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Banque du Caire eyes listing; Nigeria nears $1B eurobond sale

* Investment firm Atlas Mara Ltd. signed three strategic business agreements with Mastercard Inc. that will, among other things, enable Atlas Mara's operating banks in Africa to use the Mastercard's digital payment platforms. Atlas Mara said the partnership will "pave the way for up to 20 million consumers and 100,000 merchants across Africa to be digitally and financially included in the formal financial sector by 2020."

MIDDLE EAST AND NORTH AFRICA

* Banque du Caire SAE filed a formal request to list its shares on the Egyptian stock exchange in the first half, Reuters reports. Insiders tell the newswire that the state-owned lender will list on the stock market next week and launch an IPO by the first half, potentially becoming the biggest stock offering in the country since 2010.

* Commercial International Bank (Egypt) SAE proposed a cash dividend of 50 Egyptian piastres per share for 2016, down from 75 piastres in the previous year, as it booked a 325 million pound decline in the value of its assets and commitments in foreign exchange in the wake of the pound's flotation, Reuters writes. The bank, which reported a year-over-year rise in 2016 net profit attributable to shareholders to 6.01 billion pounds from 4.73 billion pounds, also intends to issue a Tier 2 capital loan of up to $300 million.

* EFG-Hermes Holding SAE said it was named one of six Middle Eastern and North African constituents in the FTSE4GOOD Emerging Index. The index measures the performance of emerging market companies in more than 20 countries with strong environmental, social and governance practices.

* The Central Bank of Egypt raised $4 billion from its eurobond sale last week, Reuters reports, citing Governor Tarek Amer.

* Credit facilities granted by Egyptian banks to clients rose by approximately 38.4 billion pounds during the third quarter of 2016 to reach 981.2 billion pounds, Daily News Egypt reports, citing data from the Central Bank of Egypt.

* Bank of America Merrill Lynch expects Argentina, Kuwait, Qatar and Saudi Arabia to become the largest gross and net debt issuers in 2017, with all four countries potentially accounting for 37% of the total gross issuance of sovereign debt, The Peninsula reports. BofA Merrill Lynch said the bulk of sovereign issuances in 2017 is expected to come from the Gulf Cooperation Council, where issuance has been rapidly increasing as countries act to address the impact of low oil prices.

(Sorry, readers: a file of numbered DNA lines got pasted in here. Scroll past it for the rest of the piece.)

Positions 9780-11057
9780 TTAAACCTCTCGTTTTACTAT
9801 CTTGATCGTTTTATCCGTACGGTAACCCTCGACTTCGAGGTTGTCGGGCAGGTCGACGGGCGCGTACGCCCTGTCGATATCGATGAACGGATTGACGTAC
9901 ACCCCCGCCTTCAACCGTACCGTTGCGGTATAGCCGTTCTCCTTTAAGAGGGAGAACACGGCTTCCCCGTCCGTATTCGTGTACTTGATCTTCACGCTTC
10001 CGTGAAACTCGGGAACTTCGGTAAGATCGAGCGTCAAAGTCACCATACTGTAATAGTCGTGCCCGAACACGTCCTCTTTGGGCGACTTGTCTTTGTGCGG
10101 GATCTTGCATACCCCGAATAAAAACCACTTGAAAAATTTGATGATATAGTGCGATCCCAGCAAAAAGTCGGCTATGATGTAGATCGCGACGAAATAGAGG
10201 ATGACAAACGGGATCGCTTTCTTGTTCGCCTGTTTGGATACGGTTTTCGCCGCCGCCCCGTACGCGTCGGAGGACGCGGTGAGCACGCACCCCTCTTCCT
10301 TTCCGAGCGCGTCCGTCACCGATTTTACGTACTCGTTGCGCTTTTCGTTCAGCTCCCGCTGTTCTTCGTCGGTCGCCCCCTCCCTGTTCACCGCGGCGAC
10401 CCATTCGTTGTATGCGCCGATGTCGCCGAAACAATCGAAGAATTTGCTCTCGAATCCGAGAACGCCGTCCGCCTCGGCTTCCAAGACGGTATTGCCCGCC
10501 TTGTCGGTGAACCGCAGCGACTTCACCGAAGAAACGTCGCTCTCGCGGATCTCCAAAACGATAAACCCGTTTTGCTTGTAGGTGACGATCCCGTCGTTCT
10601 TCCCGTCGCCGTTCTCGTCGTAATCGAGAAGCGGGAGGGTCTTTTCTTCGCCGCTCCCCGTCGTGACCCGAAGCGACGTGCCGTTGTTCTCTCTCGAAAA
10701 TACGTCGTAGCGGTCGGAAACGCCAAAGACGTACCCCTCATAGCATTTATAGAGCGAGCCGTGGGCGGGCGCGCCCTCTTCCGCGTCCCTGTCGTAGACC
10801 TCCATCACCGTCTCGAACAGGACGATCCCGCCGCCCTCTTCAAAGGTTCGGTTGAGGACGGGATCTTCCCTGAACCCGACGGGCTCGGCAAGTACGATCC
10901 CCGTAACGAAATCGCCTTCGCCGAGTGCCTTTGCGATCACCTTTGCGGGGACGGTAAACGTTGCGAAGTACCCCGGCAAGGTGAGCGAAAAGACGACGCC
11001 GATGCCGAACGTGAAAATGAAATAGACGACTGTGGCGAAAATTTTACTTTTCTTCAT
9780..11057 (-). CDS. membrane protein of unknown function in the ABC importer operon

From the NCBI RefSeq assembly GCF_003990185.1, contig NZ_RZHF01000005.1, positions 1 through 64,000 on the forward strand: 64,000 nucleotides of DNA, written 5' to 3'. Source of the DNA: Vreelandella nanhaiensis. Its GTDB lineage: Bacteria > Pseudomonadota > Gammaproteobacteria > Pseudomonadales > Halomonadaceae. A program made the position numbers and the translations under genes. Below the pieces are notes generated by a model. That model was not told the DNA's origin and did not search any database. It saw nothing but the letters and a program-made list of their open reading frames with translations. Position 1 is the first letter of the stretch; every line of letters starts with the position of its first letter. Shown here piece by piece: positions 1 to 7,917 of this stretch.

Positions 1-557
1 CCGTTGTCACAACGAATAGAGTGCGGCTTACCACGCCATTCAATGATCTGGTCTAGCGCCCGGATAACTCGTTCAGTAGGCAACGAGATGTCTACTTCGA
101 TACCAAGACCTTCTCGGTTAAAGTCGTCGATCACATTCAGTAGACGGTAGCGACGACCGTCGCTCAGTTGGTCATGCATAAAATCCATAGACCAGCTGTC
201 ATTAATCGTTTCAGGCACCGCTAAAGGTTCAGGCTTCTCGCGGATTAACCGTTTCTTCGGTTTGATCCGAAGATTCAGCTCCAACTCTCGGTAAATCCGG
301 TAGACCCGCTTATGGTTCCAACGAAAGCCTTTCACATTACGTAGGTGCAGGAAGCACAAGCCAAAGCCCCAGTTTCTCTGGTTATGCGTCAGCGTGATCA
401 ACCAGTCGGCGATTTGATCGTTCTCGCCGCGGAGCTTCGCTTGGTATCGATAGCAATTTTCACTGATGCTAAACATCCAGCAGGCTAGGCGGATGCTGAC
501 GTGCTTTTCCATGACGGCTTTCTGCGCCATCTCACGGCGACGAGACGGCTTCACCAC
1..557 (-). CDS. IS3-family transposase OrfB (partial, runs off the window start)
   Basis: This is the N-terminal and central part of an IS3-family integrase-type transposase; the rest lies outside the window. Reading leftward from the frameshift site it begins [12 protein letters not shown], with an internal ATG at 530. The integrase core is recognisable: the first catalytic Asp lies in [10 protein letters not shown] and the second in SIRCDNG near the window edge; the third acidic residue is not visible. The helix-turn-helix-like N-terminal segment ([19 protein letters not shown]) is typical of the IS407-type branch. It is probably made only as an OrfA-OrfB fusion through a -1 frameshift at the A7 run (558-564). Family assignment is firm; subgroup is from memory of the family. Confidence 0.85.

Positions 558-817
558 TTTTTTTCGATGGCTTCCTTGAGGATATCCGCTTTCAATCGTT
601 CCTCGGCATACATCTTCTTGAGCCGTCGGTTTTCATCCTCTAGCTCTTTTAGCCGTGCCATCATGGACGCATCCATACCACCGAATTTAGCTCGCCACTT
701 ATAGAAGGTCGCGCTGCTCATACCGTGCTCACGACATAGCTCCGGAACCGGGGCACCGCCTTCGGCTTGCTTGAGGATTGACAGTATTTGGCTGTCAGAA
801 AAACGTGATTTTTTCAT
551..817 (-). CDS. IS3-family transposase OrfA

* National Bank of Abu Dhabi PJSC said it became the first bank in the Middle East to introduce real-time cross border payments using blockchain technology through a partnership with U.S. startup Ripple.

* Dubai Islamic Bank (PJSC) mandated banks including Bank ABC and Boubyan Bank to advise on a potential benchmark-sized U.S. dollar Islamic bond sale, insiders tell Reuters. The sukuk will likely have a five-year maturity.

* Bank al Etihad's board approved a plan to increase the lender's capital to 160 million Jordanian dinars from 125 million dinars, Reuters writes.

* The Central Bank of Kuwait's board of directors approved the opening of Saudi Arabia-based Al Rajhi Banking & Investment Corp.'s second branch in Kuwait.

* Dhofar Insurance Co. (SAOG) COO Ewen McRobbie has resigned, effective Jan. 30. He took up the role in September 2016.

* The Iranian government will cease using the U.S. dollar in its official statements or financial reports in the wake of U.S. President Donald Trump's travel ban on Iran and six other countries, The Independent writes. Central Bank of Iran Governor Valiollah Seif said the initiative will take effect at the start of the new fiscal year in March, adding that the government plans to either introduce a new currency or use a portfolio of various currencies, Sputnik News reports.